by Marl Prigg
Will this be the world's fastest car? Inventor claims it has a top speed 340 mph...but it will set you back $1,500,000
Plans for a supercar capable of reaching 340mph have been revealed by a Manchester firm. Called the Keating Bolt, it will cost $1,500,000 and go from 0-60mph in just two seconds
Plans for a supercar capable of reaching 340mph have been revealed by a Manchester firm. Called the Keating Bolt, it will cost $1,500,000 and go from 0-60mph in just two seconds. The company, which is run by Dr Anthony Keating, has produced three previous models - the SKR, the TKR and the ZKR.
The new car will produce 800 horsepower, the firm said. The project is the brainchild of the managing director of Keating Supercars, Tony Keating from Bolton
A prototype of the new supercar will attempt to break the world speed record for production cars in Ras al Khaimah in the United Arab Emirates later this year when it will aim to beat the 300mph barrier.
Tony Keating (pictured right) with veteran broadcaster Gordon Burns (left) said the car is designed for real supercar enthusiasts with very deep pockets and a twin turbo charged version of The Bolt would travel faster than any supercar in history
Tony, 41, said: The car is unique with many of the components engineered in our own workshop. For real supercar enthusiasts, with very deep pockets, a twin turbo charged version of The Bolt would achieve 0 to 60mph in 2 seconds and travel faster than any supercar in history.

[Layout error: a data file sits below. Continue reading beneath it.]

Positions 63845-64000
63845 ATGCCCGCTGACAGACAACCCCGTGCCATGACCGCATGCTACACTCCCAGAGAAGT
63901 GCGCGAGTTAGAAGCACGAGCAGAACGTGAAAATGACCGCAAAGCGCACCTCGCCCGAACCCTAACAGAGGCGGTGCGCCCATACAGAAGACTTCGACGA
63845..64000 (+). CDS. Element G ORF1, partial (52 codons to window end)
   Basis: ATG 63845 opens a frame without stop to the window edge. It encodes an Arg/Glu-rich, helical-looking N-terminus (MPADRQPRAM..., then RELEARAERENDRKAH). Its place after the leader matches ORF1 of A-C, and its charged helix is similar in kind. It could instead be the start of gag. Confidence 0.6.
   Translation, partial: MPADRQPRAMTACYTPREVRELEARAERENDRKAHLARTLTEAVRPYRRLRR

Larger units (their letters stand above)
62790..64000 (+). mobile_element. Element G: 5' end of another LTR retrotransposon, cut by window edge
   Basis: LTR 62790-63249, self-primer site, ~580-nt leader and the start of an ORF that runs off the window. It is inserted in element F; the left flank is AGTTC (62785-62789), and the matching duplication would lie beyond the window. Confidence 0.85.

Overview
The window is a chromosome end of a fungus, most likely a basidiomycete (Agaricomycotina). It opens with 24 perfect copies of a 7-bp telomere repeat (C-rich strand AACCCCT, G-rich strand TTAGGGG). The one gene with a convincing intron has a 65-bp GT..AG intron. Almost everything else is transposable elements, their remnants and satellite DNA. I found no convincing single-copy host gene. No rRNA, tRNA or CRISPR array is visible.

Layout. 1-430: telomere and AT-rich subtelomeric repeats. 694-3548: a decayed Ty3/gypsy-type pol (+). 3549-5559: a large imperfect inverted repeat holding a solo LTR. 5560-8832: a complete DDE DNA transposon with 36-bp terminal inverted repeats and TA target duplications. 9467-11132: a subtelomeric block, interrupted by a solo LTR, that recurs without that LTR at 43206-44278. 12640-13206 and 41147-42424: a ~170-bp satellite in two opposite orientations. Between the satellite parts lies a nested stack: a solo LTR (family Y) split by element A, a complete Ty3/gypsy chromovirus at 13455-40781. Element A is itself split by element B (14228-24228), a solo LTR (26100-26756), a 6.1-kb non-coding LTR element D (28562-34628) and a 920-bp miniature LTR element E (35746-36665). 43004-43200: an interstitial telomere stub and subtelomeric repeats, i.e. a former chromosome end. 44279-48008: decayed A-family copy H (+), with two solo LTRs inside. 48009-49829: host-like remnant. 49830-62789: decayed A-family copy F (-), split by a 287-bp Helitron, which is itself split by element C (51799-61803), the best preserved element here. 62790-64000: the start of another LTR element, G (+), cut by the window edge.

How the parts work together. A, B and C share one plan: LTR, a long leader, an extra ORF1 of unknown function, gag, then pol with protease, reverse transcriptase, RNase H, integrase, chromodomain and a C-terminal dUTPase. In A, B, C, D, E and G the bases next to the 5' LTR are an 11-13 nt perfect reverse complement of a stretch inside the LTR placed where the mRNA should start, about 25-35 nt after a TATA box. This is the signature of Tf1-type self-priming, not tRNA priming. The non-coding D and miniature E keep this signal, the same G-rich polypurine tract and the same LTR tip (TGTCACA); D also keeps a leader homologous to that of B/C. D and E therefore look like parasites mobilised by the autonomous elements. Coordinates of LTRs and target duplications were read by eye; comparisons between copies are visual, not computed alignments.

Keating Supercars previously held the world record for a production car in 2009 recording 260.1 mph at Salt Lake Flats, California.
The Bolt has already attracted the interest of motor manufacturers from around the world and it is hoped that it will go on sale to the public next year
The record is currently held by a Bugatti Veyron at 268mph.
The Bolt was developed with help from the University of Bolton's Centre for Advanced Performance Engineering, where Keating began working on the gearbox design for the car when he was a student there.
Vice Chancellor, Professor George Holmes, said: The University is thrilled to be associated with the development and launch of such a supercar and proud that the man behind it is one of our outstanding graduates.
The car is powered by a 7.0-litre LS7 V8 in the center of the car.
Power is sent to the rear wheels through a six-speed transmission.
The Bolt will use carbon and Kevlar panels to reduce weight and also has power steering and air-con, as well as safety systems like ABS.
At full power, The Bolt can burn its way through a full tank of petrol in nine minutes.
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